I’ve heard from Trung a few times today about meeting up tonight for dinner and then going on to a party, and with the evening drawing in, Dung gives me a lift back to the hotel. A 10 minute cab ride later, and I’m outside the restaurant with Trung and his partner (who’s name sadly escapes me). They’ve both been eating most of the day too, so we pick at bits of chicken, frog and rib, and drank lotus wine, before heading ff to the party. Turns out there’s a pretty well known local reggae band playing at a club tonight, and Trung’s partner’s cousin works there, so free entry!

Entering the club from street level, we walked down a large stairway to an open air bar area. A narrow walkway crossing overhead, linking the street to the main room, was repurposed as parking space for a couple of scooters. We ordered some drinks and headed up to the room to be the first ones there. The reggae band were fantastic, brilliant energy and lots of fun. The lead singer was making the most of his large smile and Jamaican accent, making more than one woman in the front of the room swoon just a little. Their set was followed by a woman from London who was performing for the first time in Việt Nam; I never thought I’d bop to dub step and house, but she was having so much fun it was impossible to be drawn in.

Midnight was drawing near, and my hosts getting hungry (I don’t know where they put it all!) so we headed to another small restaurant by taxi. There being so many things still to try, we settled for chicken feet and pigs brain. The crispy salted skin and fattiness of the chicken feet made it taste almost like bacon. As for brain, I always assumed it would be textured, perhaps a little lumpy, but it’s smooth as pâté, and quite tasteless.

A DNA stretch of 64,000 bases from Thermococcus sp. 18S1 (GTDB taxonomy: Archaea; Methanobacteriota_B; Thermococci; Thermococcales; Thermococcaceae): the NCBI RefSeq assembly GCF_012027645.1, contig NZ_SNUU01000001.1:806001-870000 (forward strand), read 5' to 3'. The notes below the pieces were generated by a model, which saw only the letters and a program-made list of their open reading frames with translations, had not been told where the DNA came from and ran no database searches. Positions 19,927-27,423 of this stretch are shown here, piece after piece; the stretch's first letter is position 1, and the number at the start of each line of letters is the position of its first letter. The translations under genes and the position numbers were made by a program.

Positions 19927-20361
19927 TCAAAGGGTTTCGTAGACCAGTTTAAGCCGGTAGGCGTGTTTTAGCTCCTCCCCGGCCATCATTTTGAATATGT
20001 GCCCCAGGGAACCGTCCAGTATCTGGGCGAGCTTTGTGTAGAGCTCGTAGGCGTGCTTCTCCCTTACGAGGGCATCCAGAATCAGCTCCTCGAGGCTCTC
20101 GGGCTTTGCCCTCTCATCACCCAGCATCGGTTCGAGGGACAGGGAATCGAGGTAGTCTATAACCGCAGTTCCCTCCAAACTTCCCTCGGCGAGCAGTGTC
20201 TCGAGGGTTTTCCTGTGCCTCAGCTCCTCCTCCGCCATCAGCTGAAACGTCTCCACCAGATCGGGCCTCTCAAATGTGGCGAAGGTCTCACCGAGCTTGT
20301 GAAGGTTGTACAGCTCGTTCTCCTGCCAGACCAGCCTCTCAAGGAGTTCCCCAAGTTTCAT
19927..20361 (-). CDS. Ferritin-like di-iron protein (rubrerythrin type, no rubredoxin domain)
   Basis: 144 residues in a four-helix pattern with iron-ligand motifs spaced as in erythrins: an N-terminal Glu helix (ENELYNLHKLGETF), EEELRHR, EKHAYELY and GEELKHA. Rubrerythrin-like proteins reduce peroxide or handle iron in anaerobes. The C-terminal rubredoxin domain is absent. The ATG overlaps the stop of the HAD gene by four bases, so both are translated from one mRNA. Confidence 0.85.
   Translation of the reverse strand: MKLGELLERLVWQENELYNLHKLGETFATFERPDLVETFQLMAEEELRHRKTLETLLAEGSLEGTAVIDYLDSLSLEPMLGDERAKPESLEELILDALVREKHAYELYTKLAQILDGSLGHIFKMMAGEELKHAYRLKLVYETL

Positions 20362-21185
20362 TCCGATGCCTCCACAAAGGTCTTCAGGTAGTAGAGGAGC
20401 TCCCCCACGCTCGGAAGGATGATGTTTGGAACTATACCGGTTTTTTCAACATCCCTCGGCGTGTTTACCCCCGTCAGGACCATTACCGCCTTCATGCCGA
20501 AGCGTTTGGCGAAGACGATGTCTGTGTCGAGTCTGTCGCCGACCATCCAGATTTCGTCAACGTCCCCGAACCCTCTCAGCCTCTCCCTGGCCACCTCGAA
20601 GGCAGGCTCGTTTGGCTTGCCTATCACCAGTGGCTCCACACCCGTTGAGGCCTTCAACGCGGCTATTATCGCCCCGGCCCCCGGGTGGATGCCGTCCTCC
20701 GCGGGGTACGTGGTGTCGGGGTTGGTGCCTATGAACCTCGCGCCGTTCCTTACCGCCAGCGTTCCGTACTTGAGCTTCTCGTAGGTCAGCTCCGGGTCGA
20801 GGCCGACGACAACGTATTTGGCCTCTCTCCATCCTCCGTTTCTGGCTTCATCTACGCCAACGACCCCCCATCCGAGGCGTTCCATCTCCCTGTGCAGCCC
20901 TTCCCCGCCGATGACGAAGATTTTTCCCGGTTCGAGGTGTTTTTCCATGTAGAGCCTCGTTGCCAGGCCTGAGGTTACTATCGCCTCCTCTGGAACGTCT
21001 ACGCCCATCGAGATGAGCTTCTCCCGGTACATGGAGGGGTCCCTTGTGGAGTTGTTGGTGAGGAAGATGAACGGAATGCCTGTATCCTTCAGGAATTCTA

Given my severe lack of sleep in the past week, I’m surprised I managed this evening. I was almost tempted to pull out and rest up, but I have next month to sleep, and I’m so glad I went out.

The hospitality I’ve received during my stay here has been fantastic, a beautiful people and a kind culture. Respect and formality is balanced with fun and entertainment. The people I met work hard, and play harder. I’ve made some awesome friends in my short time here.

This trip has also offered me insight in to my own life, my thoughts, my way of seeing the world. Not only have I tried new foods, I’ve also had my perceptions stretched. The traffic for one. But also the politics. I have spoken to some people here about my views on what’s happening in US politics, and have had my thoughts challenged simply by hearing another point of view that I wouldn’t have been blessed with in Australia. That topic deserves a blog post all of its own.

I’ve also been challenged by being in a country whose language I can’t decipher. Understanding three and a half European languages, I find it quite easy to decipher the next; little bits are similar, you can get the gist. Here, though, I had no idea what was going on. I was very dependent on my hosts, and I’m extremely grateful for that. Next time, I’ll make sure I travel more, and force myself further out of comfort zone.

For now though, it’s time to go home. It’s been long enough, I’m missing my woman.